Alison Saar, “Equinox”, lithographs sewn together/Courtesy Jordan Schnitzer Family Foundation

In the case of Equinox, the print itself pushes against the expectation of two dimensions. This composition is two lithographs hand-sewn together with red thread with an added collage element that hovers off the surface. The theme is taken from Greek mythology: Demeter, the goddess of the harvest stands upright on a groundline and is mirrored by her daughter below, Persephone, the goddess of the underworld. The stitching that links the two together is just below the ground line. Demeter is black against a blue background; she holds her breasts and milk flows in dual tributaries toward the ground. Persephone is upside down, white against a red background and attached to her mother by her feet. Persephone’s breasts are replaced by bunches of grapes and wine flows instead of milk. The collage element is the web of intermingling white milk and red wine.

In her lecture, Saar revealed that she made this print shortly after her daughter left home for college. It bears noting that Saar is also the daughter of the artist, Betye Saar; she bears her mother’s legacy just as her daughter bears hers. So while this is a retelling of a Greek myth, it also is a meditation on the relationship between mothers and daughters, on separation and interconnectedness, perhaps even inescapability. (I can’t help but think that it is also an acknowledgment that being a mother sometimes requires wine.)

Saar often prints on found materials to give depth and meaning. Indigo Blues shows a woman with blue-black skin and stiff pigtails printed on a hand-dyed indigo sugar sack. The production of both indigo and sugar depended heavily on slave labor. Coal Black Blues shows a man with similarly dark skin printed on an old shop rag from a railroad. The words on the rag “[Stay] Alert Stay Alive” add an urgent warning that extends beyond the exhortation for general workplace safety to the contemporary world.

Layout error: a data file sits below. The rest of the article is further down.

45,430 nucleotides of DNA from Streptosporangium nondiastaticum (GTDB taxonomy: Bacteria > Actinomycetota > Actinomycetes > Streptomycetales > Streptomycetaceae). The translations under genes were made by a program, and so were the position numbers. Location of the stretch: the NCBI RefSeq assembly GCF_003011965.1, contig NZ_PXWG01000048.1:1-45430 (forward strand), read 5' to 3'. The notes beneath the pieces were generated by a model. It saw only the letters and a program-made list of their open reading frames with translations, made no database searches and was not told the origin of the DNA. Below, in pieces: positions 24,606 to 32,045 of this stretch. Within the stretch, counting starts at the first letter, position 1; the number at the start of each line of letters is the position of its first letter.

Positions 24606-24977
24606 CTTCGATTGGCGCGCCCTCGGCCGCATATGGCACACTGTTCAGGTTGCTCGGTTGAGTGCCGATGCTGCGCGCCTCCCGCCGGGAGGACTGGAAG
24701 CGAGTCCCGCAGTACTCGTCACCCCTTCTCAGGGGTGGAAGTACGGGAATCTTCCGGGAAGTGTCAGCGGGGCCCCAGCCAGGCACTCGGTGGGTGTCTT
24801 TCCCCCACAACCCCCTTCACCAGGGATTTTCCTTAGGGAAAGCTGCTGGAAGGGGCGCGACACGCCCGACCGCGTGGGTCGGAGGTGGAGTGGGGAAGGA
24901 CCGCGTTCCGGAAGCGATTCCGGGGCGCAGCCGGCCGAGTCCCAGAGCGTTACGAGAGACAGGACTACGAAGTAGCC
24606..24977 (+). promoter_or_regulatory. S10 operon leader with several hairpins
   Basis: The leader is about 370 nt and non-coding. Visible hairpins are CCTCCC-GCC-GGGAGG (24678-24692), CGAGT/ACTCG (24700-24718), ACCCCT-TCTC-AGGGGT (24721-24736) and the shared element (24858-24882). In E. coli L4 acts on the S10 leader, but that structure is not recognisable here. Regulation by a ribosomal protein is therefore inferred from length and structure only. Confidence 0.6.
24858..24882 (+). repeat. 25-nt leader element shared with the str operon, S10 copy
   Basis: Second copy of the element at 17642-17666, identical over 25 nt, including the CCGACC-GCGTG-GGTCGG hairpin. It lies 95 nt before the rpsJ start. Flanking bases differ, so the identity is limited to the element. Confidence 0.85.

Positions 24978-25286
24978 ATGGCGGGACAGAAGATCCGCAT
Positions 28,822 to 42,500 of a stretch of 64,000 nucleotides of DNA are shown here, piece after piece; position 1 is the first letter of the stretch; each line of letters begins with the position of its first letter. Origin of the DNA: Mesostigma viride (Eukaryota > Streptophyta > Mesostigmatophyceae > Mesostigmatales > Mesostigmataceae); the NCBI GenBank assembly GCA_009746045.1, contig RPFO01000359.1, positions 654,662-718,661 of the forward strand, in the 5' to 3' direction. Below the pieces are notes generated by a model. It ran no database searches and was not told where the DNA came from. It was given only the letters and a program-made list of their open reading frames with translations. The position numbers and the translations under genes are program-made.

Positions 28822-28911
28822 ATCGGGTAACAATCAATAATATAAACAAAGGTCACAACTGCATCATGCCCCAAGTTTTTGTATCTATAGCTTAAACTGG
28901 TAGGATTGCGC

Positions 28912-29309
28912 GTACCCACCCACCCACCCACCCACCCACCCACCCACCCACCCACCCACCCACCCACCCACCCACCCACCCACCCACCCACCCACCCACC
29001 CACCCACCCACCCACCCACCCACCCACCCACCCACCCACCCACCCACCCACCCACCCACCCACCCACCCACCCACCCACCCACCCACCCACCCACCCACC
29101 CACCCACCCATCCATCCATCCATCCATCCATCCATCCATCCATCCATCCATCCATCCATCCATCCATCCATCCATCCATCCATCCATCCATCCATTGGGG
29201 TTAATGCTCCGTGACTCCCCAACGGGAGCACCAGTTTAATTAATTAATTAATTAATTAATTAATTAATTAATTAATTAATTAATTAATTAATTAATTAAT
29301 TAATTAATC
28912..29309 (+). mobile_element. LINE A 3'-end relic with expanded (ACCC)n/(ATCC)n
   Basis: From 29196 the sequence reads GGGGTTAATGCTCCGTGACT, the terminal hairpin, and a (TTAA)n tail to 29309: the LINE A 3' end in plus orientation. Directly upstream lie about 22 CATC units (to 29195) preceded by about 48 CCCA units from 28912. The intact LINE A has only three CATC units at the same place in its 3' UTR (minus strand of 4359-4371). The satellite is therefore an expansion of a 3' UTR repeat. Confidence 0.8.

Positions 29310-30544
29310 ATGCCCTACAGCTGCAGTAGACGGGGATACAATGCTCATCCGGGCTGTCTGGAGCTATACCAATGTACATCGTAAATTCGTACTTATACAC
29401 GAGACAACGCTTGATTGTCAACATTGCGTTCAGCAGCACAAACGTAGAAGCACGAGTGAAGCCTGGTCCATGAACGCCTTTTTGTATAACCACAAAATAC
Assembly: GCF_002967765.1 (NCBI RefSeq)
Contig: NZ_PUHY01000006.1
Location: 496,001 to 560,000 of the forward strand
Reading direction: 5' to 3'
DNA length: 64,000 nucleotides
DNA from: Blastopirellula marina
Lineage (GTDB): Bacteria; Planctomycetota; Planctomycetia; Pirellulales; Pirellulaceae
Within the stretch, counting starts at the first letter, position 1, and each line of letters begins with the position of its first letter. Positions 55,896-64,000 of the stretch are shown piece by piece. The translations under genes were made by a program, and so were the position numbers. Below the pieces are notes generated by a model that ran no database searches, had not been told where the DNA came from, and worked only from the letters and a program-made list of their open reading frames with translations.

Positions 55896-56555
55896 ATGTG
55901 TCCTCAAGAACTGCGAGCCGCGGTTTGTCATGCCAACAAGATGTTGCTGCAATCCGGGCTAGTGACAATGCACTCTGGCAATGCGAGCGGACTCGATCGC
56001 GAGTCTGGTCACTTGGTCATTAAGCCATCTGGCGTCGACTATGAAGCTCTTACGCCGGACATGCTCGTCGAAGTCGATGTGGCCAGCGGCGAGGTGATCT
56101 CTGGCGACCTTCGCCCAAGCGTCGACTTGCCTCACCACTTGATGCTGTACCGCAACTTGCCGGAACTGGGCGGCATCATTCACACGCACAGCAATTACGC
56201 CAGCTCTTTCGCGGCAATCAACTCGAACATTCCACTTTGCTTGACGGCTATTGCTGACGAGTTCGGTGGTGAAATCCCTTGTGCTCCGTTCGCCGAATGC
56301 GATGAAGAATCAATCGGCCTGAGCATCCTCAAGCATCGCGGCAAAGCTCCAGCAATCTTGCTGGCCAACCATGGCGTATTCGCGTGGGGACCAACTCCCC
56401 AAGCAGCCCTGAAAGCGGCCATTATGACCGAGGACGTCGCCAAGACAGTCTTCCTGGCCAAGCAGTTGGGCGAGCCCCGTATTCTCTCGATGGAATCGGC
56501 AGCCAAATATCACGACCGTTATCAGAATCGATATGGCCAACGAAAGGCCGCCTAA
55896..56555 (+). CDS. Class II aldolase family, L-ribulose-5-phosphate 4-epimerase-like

Across the gallery are two editions of High Yella’ Blues and one of Redbone Blues. In contrast, these examples are printed on vintage handkerchiefs. Both prints of High Yella’ Blues are on a lace-trimmed ivory field and show the same light-skinned woman with tears. The substrate for Redbone Blues is a man’s plaid handkerchief. Whereas the darkness of the figures’ skin is emphasized in Indigo Blues and Coal Black Blues, in High Yella’ Blues the figure’s skin tone is markedly lighter, the lips are stained red and the falling tears are lighter than the facial field rather than darker. In Redbone Blues the figure has a pressed white collar and neatly parted hair.

Alison Saar, “Muddy Water,” monotype/Courtesy of Paul Mullowney

The pairs are powerful as they are presented in the 511 Gallery. The duo of Indigo Blues and Coal Black Blues is visually striking in its juxtaposition with the dual-colored Equinox. In her lecture, however, Saar showed the pairs in opposite orientation so that High Yella’ Blues acted as pendant, or complement, for Indigo Blues and Redbone Blues acted as pendant for Coal Black Blues. Saar’s framing interprets the set as about inner-racial racism and the fraught legacy of “passing for white.” Saar’s own interracial identity makes this reading particularly pertinent and personal. This meaning can still be teased out by a careful viewer but is worth highlighting as it attests to one of Saar’s great strengths, her navigation of multiple identities. This strength is a consistent touchstone in Saar’s work and was made abundantly clear in her lecture.

The results are powerful and thought-provoking. They are confrontational but approachable and memorable. And perhaps most worthy of awe is that she does it all with authenticity and grace: two qualities to which we should all aspire.


Alison Saar’s Crepuscular Blue continues at PNCA’s 511 Gallery, 511 NW Broadway, through October 14.